Have you ever driven by a house that had so many junk cars or junk car shells out front you either think that you must have missed the sign for their auto shop or why wouldn’t someone just have those removed? One of the most obvious reasons to get rid of your old junk car is space, the second is probably money. What’s it going to cost to remove all of this junk from my yard? But more often than not, what we should be thinking is the great things that each and every scrap car could and should go towards.
How does recycling junk cars work?
End of life vehicles start the vehicle recycling process by first going to an automotive dismantling facility. First the vehicle is picked through for parts that may be able to be used again in other cars. These parts, when sold to the consumer, are called re-manufactured or recycled parts.
Next non-metal items that are able to be removed from the vehicle, such as: tires, batteries, and the gas tank are removed. All gases, liquids, and coolants are removed and safely disposed of.
Next, the car is crushed and flattened saving space for transfer to an automotive shredder. At one of the 200 nationwide shredders, cars are shredded at a rate of one car every 45 seconds.
In the shredder, the metal from the vehicle is separated into three different bins – one for iron and steel, one for non-ferrous material, and one for non-metallic material. Iron and steel are separated from the other materials using heavy duty magnets. Any non-metallic material or “fluff” leftover after metallic and non-ferrous materials are taken out is sent to landfills. For each ton of car bodies that enter a shredding facility, approximately 500 pounds of “fluff” is produced.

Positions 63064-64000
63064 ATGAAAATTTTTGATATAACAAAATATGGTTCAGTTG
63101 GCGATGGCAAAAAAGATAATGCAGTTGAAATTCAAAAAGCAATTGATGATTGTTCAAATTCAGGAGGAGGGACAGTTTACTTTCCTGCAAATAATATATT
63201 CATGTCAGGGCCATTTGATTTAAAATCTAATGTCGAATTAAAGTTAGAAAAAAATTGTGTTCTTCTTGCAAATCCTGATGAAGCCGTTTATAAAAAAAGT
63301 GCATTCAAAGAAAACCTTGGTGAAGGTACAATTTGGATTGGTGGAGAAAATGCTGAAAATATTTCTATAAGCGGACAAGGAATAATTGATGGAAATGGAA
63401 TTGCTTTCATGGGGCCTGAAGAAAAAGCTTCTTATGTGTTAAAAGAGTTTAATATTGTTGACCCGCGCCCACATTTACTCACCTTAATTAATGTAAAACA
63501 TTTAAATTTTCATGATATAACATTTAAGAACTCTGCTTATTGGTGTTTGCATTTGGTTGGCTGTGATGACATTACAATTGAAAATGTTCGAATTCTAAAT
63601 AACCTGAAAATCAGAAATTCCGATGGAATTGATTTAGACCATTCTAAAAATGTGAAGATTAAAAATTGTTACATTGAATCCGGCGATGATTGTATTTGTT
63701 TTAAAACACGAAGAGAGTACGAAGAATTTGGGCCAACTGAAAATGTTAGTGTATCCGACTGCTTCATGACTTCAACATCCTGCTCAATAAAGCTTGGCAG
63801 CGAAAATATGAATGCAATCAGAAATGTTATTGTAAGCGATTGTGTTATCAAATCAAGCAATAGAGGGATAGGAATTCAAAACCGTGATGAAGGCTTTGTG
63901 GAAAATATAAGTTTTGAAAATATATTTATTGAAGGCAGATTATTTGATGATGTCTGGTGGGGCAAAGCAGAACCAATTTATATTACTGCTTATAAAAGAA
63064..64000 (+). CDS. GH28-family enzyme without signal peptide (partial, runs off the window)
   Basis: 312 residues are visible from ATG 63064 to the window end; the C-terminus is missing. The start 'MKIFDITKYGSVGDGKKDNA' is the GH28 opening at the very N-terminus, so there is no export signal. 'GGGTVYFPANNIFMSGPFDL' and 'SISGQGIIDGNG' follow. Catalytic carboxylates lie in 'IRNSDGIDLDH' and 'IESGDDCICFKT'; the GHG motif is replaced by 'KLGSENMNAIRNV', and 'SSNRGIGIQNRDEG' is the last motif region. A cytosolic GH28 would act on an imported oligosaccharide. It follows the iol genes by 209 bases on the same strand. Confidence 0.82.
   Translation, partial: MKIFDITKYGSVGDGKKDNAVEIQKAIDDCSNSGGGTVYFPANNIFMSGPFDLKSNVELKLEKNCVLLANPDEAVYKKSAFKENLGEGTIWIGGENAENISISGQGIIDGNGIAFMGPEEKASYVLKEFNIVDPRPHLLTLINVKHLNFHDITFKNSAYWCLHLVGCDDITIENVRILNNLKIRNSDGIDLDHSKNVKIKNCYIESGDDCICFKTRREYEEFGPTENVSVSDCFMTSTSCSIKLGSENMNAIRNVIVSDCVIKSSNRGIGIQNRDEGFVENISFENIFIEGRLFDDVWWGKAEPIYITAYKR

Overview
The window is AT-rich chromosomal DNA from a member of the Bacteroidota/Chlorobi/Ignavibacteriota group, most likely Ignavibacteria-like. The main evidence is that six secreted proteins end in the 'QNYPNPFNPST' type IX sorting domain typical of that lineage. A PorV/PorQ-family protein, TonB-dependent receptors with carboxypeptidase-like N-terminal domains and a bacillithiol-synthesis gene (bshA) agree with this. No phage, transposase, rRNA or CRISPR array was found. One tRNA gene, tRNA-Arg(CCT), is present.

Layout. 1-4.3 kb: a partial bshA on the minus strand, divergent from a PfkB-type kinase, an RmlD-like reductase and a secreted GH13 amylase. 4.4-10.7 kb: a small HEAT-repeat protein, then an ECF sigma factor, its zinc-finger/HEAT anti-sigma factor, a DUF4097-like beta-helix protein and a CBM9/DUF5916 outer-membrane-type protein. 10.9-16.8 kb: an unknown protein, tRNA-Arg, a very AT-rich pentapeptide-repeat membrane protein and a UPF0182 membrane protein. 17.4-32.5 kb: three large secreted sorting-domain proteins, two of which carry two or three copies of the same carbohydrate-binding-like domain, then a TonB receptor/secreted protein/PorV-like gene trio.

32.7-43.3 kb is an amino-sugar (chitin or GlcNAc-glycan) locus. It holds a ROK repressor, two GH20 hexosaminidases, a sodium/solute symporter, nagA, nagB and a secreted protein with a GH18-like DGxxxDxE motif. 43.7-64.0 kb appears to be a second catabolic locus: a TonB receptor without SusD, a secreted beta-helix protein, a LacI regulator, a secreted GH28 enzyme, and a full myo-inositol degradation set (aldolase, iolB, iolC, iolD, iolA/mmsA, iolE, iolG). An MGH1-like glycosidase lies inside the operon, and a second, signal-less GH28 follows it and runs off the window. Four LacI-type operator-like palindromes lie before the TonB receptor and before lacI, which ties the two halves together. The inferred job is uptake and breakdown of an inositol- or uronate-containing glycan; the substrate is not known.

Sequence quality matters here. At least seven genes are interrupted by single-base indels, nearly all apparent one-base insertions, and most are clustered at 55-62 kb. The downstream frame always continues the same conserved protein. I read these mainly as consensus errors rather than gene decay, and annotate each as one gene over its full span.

Want to see vehicle recycling in action?:
Where do the iron and steel from my car go?
First the steel goes to a steel mill, where it is used to make new steel for use in these types of products:
- Automotive fenders
- Encasements of refrigerators
- Packaging (like soup cans)
- Five-gallon pails
- 55-gallon drums
- Structural beams
- Steel plates
- Reinforcement bars